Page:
Then came Dodd-Frank — the committee to fix the markets and deflect any government responsibility for the crisis — and they tried to enact portion limits to try and stop speculators from doing something they were not doing in the first place. You can’t just say that speculators drive up oil prices without having any evidence to back it up. You can’t say that speculators were the cause because you "felt" that is the case. To say that speculators were the reason that oil prices went up to record highs is preposterous.
In fact it is clear that limits on speculation would have caused more panic and possible hoarding of supply as Corporate and Government Pension Funds, Sovereign Wealth Funds, University Endowments and other Institutional Investors would have enough cash to buy physical barrels if they had no way to offset historic risk to their existence. Banks failing, country’s failing. Do you really think position limits would have limited prices! Hoarding and fear would have created even higher prices and shortages of supply.
Yet perhaps cooler heads have prevailed. Reuters News reports that, “Federal limits on commodity market speculation, the prospect of which has haunted Wall Street's big banks, pension funds and energy merchants for five years, may have died in the District of Columbia courts on Friday. Just two weeks before the "position limits" rule was to take effect, U.S. District Judge Robert Wilkins rejected it and sent it back for an overhaul, a move that even some opponents said was surprisingly tough. Wilkins said the Commodity Futures Trading Commission (CFTC) had failed to prove that it was necessary to impose new caps on speculative bets in 28 U.S. markets, including copper, corn and crude oil, to reduce price spikes and volatility."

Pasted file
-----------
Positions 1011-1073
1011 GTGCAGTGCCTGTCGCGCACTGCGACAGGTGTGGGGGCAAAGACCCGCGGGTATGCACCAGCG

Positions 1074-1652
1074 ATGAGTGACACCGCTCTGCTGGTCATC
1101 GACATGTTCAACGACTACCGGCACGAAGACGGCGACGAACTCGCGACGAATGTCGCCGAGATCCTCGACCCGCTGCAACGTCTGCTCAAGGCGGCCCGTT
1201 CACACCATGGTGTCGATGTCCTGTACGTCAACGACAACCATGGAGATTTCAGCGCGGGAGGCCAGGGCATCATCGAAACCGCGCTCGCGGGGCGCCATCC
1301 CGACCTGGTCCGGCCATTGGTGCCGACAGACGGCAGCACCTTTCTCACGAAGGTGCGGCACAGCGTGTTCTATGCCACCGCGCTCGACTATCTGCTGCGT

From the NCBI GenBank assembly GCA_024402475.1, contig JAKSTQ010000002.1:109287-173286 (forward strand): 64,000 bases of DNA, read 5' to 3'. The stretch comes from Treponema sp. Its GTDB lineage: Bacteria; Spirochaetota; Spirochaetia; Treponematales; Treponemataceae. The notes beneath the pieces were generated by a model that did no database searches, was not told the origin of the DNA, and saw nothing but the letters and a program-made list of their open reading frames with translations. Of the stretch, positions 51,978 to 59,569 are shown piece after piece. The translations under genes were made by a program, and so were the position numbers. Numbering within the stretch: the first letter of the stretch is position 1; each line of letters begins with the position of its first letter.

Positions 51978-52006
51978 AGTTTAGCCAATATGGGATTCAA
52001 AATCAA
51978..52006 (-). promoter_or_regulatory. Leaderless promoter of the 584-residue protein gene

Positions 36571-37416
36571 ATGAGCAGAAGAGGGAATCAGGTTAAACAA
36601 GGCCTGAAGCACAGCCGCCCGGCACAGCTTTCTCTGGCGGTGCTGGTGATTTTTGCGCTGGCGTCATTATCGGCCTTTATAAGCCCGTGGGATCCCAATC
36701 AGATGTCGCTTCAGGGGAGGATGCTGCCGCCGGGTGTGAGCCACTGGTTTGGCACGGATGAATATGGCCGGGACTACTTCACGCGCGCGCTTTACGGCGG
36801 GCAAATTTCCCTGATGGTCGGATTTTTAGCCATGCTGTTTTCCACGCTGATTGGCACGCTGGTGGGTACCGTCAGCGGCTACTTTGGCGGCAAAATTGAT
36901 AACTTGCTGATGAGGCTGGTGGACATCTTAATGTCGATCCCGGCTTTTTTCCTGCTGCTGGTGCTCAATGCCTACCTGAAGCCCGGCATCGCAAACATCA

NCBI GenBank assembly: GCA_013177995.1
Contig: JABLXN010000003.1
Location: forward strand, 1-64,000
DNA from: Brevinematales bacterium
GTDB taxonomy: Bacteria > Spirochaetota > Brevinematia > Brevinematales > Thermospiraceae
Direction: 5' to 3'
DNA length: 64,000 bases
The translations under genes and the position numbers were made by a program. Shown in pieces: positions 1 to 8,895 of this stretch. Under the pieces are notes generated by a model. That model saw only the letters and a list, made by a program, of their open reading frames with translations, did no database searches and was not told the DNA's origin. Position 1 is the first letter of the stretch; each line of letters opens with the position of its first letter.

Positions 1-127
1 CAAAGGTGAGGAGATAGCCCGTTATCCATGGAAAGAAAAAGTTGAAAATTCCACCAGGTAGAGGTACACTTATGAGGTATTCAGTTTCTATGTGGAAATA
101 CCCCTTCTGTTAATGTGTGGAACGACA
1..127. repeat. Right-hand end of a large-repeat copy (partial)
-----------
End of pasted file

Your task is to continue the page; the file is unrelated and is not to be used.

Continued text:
The Judge is right! In fact there is evidence to the contrary and based on what we know about this crisis and quantitative easing, it is more likely that position limits would have increased volatility without using the markets as an escape valve.
Reuters says that, “CFTC Chairman Gary Gensler has several options for reviving the measure — one of the agency's hallmark reforms — including an appeal, a fresh round of rule-writing, or even asking Congress to amend it. But each avenue is time-consuming and comes with potentially insurmountable obstacles. Some academics say the judge's ruling may have effectively killed the political will to pursue one of the most contentious pieces of the Dodd-Frank financial reforms. "Even if Democrats win the White House, the rulemaking process will take years to complete and, my guess, the Democrat commissioners at the CFTC will probably have lost their appetite for this battle," says Jerry W. Markham, a law professor at the Florida International University at Miami and former chief counsel for the CFTC's enforcement division."